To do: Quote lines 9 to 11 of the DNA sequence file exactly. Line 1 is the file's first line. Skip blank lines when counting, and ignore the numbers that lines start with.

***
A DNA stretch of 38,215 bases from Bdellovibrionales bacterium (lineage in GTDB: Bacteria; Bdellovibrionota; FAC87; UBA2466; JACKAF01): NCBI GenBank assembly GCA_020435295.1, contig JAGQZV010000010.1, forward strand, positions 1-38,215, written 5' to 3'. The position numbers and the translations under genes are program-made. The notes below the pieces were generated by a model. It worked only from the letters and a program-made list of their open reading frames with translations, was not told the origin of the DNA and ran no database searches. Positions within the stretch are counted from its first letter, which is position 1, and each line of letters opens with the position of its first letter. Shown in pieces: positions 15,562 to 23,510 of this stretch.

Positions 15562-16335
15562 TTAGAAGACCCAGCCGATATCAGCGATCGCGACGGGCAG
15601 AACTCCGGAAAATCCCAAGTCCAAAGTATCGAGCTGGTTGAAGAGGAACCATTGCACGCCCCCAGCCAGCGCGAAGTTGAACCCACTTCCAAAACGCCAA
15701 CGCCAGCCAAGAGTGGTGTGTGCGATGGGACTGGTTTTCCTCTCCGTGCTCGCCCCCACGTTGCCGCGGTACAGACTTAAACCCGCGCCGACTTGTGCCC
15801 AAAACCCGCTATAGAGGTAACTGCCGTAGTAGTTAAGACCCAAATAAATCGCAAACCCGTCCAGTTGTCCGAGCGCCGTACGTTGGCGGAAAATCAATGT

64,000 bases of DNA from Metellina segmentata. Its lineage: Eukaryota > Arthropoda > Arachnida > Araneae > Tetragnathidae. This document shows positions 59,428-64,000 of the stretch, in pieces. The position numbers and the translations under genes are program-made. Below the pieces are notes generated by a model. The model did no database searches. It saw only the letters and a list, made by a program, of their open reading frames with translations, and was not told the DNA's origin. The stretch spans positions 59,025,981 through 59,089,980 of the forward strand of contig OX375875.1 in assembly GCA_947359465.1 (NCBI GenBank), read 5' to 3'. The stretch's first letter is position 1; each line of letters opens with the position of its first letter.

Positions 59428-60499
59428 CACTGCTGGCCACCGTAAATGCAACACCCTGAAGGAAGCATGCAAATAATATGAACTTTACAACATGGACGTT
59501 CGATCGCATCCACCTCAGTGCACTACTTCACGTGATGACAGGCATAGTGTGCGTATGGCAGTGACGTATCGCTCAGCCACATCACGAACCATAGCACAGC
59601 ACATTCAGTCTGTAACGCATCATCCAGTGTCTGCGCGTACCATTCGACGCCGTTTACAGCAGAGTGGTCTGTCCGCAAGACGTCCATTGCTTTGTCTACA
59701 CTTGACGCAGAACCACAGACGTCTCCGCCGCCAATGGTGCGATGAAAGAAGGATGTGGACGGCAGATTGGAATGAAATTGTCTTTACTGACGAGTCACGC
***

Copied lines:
59428 CACTGCTGGCCACCGTAAATGCAACACCCTGAAGGAAGCATGCAAATAATATGAACTTTACAACATGGACGTT
59501 CGATCGCATCCACCTCAGTGCACTACTTCACGTGATGACAGGCATAGTGTGCGTATGGCAGTGACGTATCGCTCAGCCACATCACGAACCATAGCACAGC
59601 ACATTCAGTCTGTAACGCATCATCCAGTGTCTGCGCGTACCATTCGACGCCGTTTACAGCAGAGTGGTCTGTCCGCAAGACGTCCATTGCTTTGTCTACA